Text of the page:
Fork me 🍴

Willian Antunes

Self-hosted wallet setup with Bitcoin Core using Docker

5 minute read

bitcoin, cryptocurrency

Table of contents
  1. Requirements
    1. Important notice about blockchain data
  2. Running the project
  3. Interacting with the wallet
  4. Using RegTest mode
  5. Important notice
  6. Conclusion.

This project is a proof of concept to demonstrate how to set up a self-hosted wallet using two Bitcoin Core nodes in pruned mode. One node***,*** bitcoin-core-middleware, acts as a regular node with no max peer connection limit, and the other node, bitcoin-core-wallet, acts with a max peer connection limit of 1, with no internet access. The middleware node will act as a peer to the wallet node. The wallet node is the key component for interacting with the wallet.dat in the self-hosted setup. It is the node you must use to access and manage the wallet. On the other hand, the middleware node serves as a peer to the wallet node, playing a supporting role in the setup.


The JSON-RPC interface of both services will be exposed with a password. Let's generate them using

python jaffar
python jasmine

Sample output:

String to be appended to bitcoin.conf:
Your password:

String to be appended to bitcoin.conf:
Your password:

Configure the generated rpcauth string in the bitcoin.conf file of both services. Store the password in a secure location.

Important notice about blockchain data

If possible, copy the entire blockchain data from someone else to avoid downloading it from scratch. Let's say you have it. Then you just copy the data and paste it somewhere, for example, in a folder named bitcoin-core-middleware. Now, you can create a volume to mount the folder to the container. Remember to copy the provided bitcoin.conf file to the folder. Example:

      context: .
      - "/tmp/bitcoin_core_middleware:/home/bitcoin/.bitcoin/"
      - UID=$UID
      - GID=$GID
      - web
      - no-internet

Run the service and wait for its full synchronization until it's fully pruned. Now, you can copy the entire folder and paste it with another name, for example, bitcoin-core-wallet. Again, remember to copy the provided bitcoin.conf file to the folder. Example:

      context: .
      - "/tmp/bitcoin_core_wallet:/home/bitcoin/.bitcoin/"
      - UID=$UID
      - GID=$GID
      - no-internet

Running the project

At the root folder of the project, just issue the following command:

UID=$UID GID=$GID docker compose up bitcoin-core-middleware

Now spin up the wallet container:

UID=$UID GID=$GID docker compose up bitcoin-core-wallet

It will add the middleware as peer to the wallet bitcoin-core node.

Interacting with the wallet

Given you have the wallet.dat file inside the /home/bitcoin/.bitcoin/ folder in bitcoin-core-wallet container, you can interact with the wallet using the bitcoin-cli command. Execute the following command to get the balance of the wallet:

UID=$UID GID=$GID docker compose exec bitcoin-core-wallet \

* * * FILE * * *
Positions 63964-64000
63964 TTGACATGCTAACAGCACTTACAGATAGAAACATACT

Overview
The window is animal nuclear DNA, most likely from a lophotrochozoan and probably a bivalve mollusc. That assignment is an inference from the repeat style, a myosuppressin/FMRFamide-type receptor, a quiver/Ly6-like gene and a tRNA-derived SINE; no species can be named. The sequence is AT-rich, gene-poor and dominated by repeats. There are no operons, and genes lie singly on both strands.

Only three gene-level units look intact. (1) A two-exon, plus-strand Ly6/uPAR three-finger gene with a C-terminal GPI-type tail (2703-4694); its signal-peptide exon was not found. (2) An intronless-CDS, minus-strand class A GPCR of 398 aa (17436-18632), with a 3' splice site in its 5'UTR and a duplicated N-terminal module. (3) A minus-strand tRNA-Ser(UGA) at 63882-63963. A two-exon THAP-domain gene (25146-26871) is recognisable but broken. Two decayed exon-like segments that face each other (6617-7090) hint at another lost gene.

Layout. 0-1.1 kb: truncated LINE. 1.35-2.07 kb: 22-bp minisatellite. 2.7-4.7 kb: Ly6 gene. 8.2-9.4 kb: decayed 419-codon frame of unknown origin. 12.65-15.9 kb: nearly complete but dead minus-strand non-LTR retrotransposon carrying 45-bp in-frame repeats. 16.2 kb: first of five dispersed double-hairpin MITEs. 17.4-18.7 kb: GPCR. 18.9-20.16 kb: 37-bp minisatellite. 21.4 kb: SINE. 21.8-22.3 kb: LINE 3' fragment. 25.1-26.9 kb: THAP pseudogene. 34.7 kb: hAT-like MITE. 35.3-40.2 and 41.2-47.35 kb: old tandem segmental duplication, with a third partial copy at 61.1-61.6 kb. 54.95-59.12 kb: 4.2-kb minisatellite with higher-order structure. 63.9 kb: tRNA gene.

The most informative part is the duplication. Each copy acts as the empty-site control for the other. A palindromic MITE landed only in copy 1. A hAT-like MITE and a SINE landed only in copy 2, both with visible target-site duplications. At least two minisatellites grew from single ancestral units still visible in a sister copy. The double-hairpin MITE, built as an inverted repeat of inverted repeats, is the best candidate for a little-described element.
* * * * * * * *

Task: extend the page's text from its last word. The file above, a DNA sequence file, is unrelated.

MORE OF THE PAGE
bitcoin-cli \
-rpcconnect=bitcoin-core-wallet \
-rpcuser=jasmine \
-stdinrpcpass \

You'll have to enter the password generated earlier. 🔐

Using RegTest mode

Check out the blog Bitcoin Node with RegTest mode using Docker. You'll u how to create addresses, receive a blog reward of 50 bitcoins, and many more. You can easily adapt the provided Bitcoin configuration files with Bitcoin Core Config Generator.

Important notice

Try to keep your wallet.dat on a single computer. Don't keep it on multiple computers. For example, suppose you have your wallet.dat on device A and the very same file on device B. You create an address through device A, and then it receives money. If you try to check your balance through device B, it won't be able to retrieve the up-to-date value, even though your blockchain is fully synchronized. It happens because one wallet won't have addresses that are in the other. Don't lose your money. ⚠️

Another important point is that blockchain rescan capability on prune nodes is not possible at the time this article was written. Look at the issue regarding its implementation. This means you can't import your wallet.dat unless you repeat the initial synchronization of the blockchain, which takes a lot of time.


Using two nodes is more secure. The middleware node has a connection to the internet. The wallet node does not have it. In case the middleware node is compromised, your wallet node is protected. The walled node serves only to sign transactions and the middleware to propagate them to the network. Of course, the attacker might access the wallet node through the middleware, though the chances of that happening are astronomically low. By the way, you can use an alternative approach of signing transactions offline and generating addresses with descriptors.

See everything we did here on GitHub.

Posted listening to Chitãozinho & Xororó, Majestado o Sabiá 🎶.

Have you found any mistakes 👀? Feel free to submit a PR editing this blog entry 😄.